House GOP Resisting Pressure to Rush an Immigration Bill
WASHINGTON – House Republicans are facing increased pressure from the White House and members of the Senate to act on immigration reform but it appears leadership doesn’t intend to address the issue any time soon.
Lawmakers who attended a meeting of the GOP caucus last week said leadership is still formulating its answer to the nation’s immigration problem and probably won’t have any defined plan until after the August recess. It’s possible, however, that immigration-related measures that already have passed the House Judiciary Committee dealing with enforcement and border security could be placed on the agenda sooner rather than later.
“My job is to do everything I can to facilitate a process for solving this problem,” said House Speaker John Boehner (R-Ohio). “And that’s what I’m going to continue to do.”
Boehner already has made clear that he doesn’t intend to stage a vote on the “flawed legislation rushed through the Senate” and won’t hold a vote on any bill that doesn’t carry the support of the chamber’s GOP lawmakers.
In a statement, Boehner, House Republican Leader Eric Cantor, and several pre-eminent officials in the Republican caucus expressed their intention to take a “step-by-step, common-sense approach to fixing what has long been a broken system.” The group added that the public doesn’t trust the Democrats or support “a single, massive, Obamacare-like bill.”
President Obama, they said, “has also demonstrated he is willing to unilaterally delay or ignore significant portions of laws he himself has signed, raising concerns among Americans that this administration cannot be trusted to deliver on its promises to secure the border and enforce laws as part of a single, massive bill like the one passed by the Senate.”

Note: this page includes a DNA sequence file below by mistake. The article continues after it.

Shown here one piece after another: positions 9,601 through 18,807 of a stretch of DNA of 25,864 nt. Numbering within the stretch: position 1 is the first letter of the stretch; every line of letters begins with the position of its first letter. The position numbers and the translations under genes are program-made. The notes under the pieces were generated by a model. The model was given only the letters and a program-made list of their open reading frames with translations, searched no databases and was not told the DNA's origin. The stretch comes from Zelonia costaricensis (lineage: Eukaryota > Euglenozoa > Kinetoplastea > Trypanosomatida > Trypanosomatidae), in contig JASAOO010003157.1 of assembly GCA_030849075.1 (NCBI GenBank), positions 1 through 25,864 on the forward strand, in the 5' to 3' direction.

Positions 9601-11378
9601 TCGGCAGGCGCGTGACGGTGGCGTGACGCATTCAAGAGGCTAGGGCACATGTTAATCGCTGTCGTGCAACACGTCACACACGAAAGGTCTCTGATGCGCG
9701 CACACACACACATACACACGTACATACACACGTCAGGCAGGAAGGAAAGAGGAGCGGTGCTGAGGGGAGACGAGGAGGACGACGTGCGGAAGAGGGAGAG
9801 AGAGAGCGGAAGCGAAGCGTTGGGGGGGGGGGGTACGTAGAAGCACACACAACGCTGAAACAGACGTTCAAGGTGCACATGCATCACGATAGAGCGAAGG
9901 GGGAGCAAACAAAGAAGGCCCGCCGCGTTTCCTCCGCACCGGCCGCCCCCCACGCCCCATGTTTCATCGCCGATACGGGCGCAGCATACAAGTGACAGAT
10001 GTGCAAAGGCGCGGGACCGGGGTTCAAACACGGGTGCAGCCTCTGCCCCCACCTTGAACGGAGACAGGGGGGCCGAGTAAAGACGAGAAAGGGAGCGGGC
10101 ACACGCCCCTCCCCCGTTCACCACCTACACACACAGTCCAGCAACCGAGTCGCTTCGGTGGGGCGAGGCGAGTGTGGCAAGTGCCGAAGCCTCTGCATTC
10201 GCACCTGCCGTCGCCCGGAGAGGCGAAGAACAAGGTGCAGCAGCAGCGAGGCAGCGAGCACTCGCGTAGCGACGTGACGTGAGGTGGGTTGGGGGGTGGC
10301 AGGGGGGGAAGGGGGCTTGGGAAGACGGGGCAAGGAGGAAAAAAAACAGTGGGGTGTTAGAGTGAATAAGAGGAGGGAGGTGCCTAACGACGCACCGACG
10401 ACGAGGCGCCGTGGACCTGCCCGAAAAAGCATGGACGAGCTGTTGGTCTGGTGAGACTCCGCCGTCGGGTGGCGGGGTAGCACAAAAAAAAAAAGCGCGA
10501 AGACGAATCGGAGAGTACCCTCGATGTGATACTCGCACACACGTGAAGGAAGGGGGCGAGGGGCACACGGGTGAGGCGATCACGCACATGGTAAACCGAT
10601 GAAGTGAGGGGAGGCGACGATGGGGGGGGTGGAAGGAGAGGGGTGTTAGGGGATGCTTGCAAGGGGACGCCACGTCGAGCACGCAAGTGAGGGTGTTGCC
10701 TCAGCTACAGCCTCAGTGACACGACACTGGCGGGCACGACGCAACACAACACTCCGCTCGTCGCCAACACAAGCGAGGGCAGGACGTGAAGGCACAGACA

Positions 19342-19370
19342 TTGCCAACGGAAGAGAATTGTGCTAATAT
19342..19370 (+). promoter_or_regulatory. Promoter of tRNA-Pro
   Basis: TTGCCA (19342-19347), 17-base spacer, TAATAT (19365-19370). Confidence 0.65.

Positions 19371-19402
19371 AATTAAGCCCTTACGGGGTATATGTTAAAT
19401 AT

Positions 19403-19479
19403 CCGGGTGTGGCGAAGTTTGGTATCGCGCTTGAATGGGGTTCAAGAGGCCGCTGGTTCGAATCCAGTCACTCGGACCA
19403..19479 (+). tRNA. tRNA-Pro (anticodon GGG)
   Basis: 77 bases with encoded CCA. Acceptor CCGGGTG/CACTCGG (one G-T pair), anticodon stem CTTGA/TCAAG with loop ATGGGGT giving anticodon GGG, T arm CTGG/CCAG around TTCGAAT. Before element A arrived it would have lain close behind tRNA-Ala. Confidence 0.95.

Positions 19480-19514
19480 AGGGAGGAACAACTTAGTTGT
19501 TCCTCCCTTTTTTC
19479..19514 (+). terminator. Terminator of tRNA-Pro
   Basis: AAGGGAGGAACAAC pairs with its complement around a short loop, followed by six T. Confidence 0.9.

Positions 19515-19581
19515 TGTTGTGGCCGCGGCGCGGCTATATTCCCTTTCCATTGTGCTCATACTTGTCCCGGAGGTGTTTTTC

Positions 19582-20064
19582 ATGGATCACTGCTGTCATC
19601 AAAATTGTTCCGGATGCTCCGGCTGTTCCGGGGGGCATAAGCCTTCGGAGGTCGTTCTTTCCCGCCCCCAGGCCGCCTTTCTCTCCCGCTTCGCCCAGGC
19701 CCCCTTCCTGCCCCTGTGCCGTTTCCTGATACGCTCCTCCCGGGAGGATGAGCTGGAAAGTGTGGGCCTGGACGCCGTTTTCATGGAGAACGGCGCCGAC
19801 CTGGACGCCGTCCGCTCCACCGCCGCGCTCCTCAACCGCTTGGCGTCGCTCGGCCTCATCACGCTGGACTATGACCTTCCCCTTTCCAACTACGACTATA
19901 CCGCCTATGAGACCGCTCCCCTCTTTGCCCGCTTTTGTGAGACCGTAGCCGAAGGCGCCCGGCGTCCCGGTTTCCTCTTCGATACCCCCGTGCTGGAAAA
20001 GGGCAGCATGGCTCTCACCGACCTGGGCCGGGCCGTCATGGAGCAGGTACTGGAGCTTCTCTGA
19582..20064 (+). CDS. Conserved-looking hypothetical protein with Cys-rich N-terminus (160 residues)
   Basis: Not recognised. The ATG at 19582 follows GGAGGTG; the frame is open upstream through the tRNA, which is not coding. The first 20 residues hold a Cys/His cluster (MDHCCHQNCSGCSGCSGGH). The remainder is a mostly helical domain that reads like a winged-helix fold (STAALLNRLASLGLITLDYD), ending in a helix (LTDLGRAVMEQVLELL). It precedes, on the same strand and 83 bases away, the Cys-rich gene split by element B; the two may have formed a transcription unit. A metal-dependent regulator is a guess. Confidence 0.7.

For its part, the White House, which remained relatively quiet during the intense negotiations that resulted in the Senate immigration bill, is slowly building up pressure in an effort to force the House to take action.
Obama Press Secretary Jay Carney said the White House will “continue to work with other lawmakers in the House and the Senate as this issue continues to develop.”
“The president will engage, as he has all along, and he will make clear his support for and his insistence upon comprehensive immigration reform because it's the right thing for our economy and it's the right thing for our people,” Carney said. “How that manifests itself, what events he may hold, we'll have to see, because we're going to make those judgments as this issue ripens over the next weeks and months.”
Asked about the expectation that the House won’t address the issue until after the August recess, Carney responded, “We have said all along that the Congress should address this deliberately but quickly.”
“There has been obviously a great amount of time spent over the years, certainly since the middle of the last decade, on this issue,” he said. “A lot of work has been done. A lot of work was done to produce the bipartisan Senate bill, and now work is being done in the House. So we believe that the House can and should act quickly. We don't control the House so we obviously have to work with the House, as the Senate does, as they move through this issue.”
The Senate bill, the first major immigration legislation addressed by the upper chamber since 1986, passed in a bipartisan vote of 68-32. It offers illegal immigrants who have resided in the U.S. since Dec. 13, 2011, an opportunity to seek provisional legal status that allows them to work but renders them ineligible for federal benefits. They must pay a penalty, taxes and a processing fee and can only apply for permanent status after 10 years. A new visa program for low-skilled workers would also be developed.
It also hikes border patrol ranks by 20,000 – almost doubling the contingent at a cost of $30 billion -- and adds 350 miles of border fencing. It spends $4.5 billion on technical innovations intended to provide security personnel with full situational awareness along the southern border. And it implements an entry-exit visa program to keep tabs on visitors who overextend their stay as well as the so-called e-verify program to make employers aware of a potential worker’s immigration status.